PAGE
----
So how do you find the smallest nonnegative integer x? There are also two theorems:

Theorem Two: If gcd (A, b) = 1, then the equation ax≡c (mod b) has a unique solution on [0, B-1].

Proof: by theorem One knows, the total can be found or positive or negative integers k and L make A*k + b*l = gcd (A, b) = 1, that is, we can find out the solution x0 of ax≡1 (mod b). Of course, both sides are multiplied by C with a (cx0) ≡c (mod b), so there is x = cx0 is the solution of Ax≡c (mod b). Since the addition or subtraction of several times B is the solution of the equation, X has a solution on [0, B-1]. So how to determine its uniqueness? It took me one hours to finally prove it, and the way to prove it is that if X1 and X2 are both [0, B-1] on the solution, then there is ax1≡c (mod b), ax2≡c (mod b), the subtraction of a (x1-x2) ≡0 (mod b), that a (X1-X2) can be divisible by B. But gcd (A, b) = 1 Ah! So there is no common language between a and B can communicate, so can only say (x1-x2) by B whole except. But X1 and x2 are all in [0, b-1], so x1-x2 also in [0, b-1], so can only say x1-x2=0, so x1=x2. This proves the uniqueness of understanding!

This theorem is just to prove the theorem three convenient, theorem three is kingly:

Theorem Three: If gcd (A, b) = d, then the equation ax≡c (mod b) has a unique solution on [0, b/d-1].

Proof: As stated above, this damned equation is equivalent to ax + by = c, if there is a solution, the two sides are divided by D, there is a/d * x + b/d * y = C/D, i.e. A/d * X≡C/D (mod b/d), obviously gcd (A/d, b/d) = 1, so by the theorem The two know that X has a unique solution on [0, b/d-1]. So the x ax + by = C has a unique solution on [0, b/d-1], that is, ax≡c (mod b) has a unique solution on [0, b/d-1], proof!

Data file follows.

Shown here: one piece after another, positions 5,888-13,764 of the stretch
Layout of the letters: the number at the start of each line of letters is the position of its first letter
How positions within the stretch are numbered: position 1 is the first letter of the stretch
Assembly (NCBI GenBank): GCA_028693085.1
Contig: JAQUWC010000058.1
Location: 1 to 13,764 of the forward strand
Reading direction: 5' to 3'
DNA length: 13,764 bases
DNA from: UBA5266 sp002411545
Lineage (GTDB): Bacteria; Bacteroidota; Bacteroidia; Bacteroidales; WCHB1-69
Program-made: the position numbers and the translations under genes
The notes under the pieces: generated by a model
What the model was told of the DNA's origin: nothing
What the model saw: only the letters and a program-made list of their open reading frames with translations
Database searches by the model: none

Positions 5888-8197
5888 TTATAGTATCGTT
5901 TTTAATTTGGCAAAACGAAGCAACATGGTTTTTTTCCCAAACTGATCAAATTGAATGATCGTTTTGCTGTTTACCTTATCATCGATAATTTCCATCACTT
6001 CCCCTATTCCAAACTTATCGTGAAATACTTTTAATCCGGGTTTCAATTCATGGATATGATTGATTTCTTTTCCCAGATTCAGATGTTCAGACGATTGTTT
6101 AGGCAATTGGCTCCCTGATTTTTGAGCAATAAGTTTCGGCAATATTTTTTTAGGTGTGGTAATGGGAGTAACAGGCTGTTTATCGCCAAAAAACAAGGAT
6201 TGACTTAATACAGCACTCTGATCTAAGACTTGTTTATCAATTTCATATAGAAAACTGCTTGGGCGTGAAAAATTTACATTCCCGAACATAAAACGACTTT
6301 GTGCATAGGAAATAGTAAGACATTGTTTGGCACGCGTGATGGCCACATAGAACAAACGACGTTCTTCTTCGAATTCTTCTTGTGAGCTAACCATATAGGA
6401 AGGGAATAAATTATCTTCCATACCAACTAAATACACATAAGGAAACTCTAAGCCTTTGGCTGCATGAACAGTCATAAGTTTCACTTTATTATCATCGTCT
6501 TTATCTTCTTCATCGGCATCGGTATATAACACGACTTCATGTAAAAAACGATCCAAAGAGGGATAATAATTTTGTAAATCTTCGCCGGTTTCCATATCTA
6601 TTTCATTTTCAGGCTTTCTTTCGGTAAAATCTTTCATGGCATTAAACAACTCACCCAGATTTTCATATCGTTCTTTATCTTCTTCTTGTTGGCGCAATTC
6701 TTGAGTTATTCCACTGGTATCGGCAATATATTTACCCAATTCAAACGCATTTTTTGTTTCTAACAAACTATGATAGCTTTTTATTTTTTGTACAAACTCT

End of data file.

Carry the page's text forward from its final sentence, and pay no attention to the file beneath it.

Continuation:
With a couple of damn theorems, I finally solved the problem of least nonnegative integers. If I get a special solution x for ax≡c (mod b), then I make r = B/GCD (A, B), I know that X has a unique solution on [0, r-1], so I use x = (x% r + R)% r to find the smallest nonnegative integer solution x! (X% r may be negative, at which point it remains within [-(R-1), 0], positive values remain in [0, R-1]. Plus R is kept in [1, 2r-1], so the model R is in [0, R-1].

Experience:

In summary, the AX+BY=C (ax≡c (mod b)) x minimum solution is obtained:

The GCD (A, B) =d, and X, Y are determined by the method of the Euclidean division, and the first is whether C is divisible by D, if no solution is obtained.

Then the next will be obtained x multiplication (C/D), so that r=b/d, will x%r+r%r can;

Code:
`#include <iostream>#include<cstdio>#include<cstdlib>#include<cmath>#include<ctime>#include<cctype>#include<cstring>#include<string>#include<algorithm>using namespacestd;Long Longx,y,m,n,l,d;Long Longx, y;voidgcdintAintb) {  if(b==0) {D=A; X=1; Y=0; return; }  Else{gcd (b,a%b); Long Longtemp=X; X=x; Y=temp-a/b*x; }}intMain () {//freopen ("a.in", "R", stdin);scanf"%lld%lld%lld%lld%lld",&x,&y,&m,&n,&l); Long Longa=n-m; Long Longb=l; Long Longc=x-y;  GCD (A, b); if(c%d!=0) {cout<<"Impossible"<<Endl; return 0; }  Long Longr=b/D; printf ("%lld\n", (x* (C/D)%r+r)%0); return 0;}`

Algorithm review-expanding Euclid (poj1061)